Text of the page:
An antique dealer in Guelph has solved the mystery of the 137-year-old tombstone.

Ray Mitchell of Dis-a-Ray Antiques recently purchased the grave marker, but didn’t know who it belonged to, or how it wound up in Guelph.

So he did some sleuthing.

“We did a rub and we got some of the words. [Then] we took the words to the computer, looked up the genealogy. So using two different technologies to come up with who it was,” says Mitchell.

The engravings are now gone, but the tombstone belongs to William John French, the son of Frederick and Elizabeth.

He died in 1878 at the age of two.

Mitchell says a woman discovered the tombstone in the wooded area near the Elora Cemetery, and brought it home.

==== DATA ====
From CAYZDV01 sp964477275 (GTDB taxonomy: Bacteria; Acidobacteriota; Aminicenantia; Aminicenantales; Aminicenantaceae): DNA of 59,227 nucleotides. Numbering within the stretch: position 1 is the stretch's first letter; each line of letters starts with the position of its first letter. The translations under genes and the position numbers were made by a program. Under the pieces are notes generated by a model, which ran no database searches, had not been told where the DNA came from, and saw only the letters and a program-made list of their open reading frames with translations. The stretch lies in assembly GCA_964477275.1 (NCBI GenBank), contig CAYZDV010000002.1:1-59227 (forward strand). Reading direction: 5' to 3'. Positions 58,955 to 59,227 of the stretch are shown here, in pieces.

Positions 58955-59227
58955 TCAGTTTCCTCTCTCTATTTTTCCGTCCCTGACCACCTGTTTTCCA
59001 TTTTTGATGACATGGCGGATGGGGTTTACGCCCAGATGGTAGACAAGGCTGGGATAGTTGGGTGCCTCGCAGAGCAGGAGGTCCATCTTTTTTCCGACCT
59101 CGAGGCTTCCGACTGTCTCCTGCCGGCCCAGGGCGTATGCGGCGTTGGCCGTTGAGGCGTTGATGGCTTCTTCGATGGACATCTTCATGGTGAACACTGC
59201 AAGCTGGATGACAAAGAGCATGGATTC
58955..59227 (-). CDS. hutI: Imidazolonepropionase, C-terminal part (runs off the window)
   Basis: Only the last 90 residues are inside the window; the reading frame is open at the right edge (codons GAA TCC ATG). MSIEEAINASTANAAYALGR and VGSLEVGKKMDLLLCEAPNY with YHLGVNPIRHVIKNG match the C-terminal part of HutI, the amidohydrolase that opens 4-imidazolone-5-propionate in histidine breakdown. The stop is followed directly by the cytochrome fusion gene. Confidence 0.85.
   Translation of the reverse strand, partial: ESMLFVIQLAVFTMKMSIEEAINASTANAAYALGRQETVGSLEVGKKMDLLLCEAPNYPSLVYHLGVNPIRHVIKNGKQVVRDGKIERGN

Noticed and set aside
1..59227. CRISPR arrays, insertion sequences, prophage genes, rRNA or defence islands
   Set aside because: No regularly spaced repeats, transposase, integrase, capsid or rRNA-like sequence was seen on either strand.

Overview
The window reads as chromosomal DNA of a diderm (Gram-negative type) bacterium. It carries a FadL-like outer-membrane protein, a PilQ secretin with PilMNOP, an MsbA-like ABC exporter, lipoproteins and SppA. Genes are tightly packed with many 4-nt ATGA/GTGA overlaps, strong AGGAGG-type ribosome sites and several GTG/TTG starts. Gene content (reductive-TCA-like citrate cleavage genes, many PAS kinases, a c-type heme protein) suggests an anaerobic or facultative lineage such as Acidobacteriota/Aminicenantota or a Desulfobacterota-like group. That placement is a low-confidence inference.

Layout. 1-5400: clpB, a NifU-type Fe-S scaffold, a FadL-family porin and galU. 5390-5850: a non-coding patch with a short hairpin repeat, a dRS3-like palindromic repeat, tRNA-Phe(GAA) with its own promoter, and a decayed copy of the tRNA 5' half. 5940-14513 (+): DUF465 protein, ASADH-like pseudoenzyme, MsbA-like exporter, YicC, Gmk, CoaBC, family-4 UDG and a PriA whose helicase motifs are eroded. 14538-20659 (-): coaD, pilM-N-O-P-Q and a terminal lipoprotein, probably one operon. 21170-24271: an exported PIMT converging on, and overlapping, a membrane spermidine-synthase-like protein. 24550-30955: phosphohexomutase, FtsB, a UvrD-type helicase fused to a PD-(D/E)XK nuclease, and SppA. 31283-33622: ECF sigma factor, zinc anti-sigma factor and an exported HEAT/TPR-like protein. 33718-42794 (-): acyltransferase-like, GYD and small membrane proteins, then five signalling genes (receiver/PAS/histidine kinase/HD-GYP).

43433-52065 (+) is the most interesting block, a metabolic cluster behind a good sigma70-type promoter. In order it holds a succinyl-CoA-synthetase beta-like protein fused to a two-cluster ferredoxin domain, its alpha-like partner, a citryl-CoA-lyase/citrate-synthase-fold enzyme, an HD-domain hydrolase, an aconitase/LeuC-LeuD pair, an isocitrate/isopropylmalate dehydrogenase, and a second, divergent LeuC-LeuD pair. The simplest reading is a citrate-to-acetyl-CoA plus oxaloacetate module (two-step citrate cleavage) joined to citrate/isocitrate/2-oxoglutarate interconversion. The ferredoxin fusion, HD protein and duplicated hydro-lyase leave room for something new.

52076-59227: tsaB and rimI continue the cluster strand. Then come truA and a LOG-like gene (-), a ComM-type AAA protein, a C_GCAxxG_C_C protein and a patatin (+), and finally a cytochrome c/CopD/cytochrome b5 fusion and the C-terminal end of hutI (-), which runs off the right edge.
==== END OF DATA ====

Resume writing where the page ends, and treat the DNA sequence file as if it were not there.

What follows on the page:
When she moved a few months later, she contacted the antique dealer, asking if he was interested in purchasing the rare find.

He bought it for $50, but says he doesn’t plan on reselling the stone.

“It’s beautiful just for what it is,” says Mitchell. “But ultimately it marks the resting place of a little baby, so it's obviously got to go back from whence it came.”

Mitchell has been in touch with Wellington County Museum and even with French's distant relatives.

They plan to return the stone back to the cemetery before the end of the week.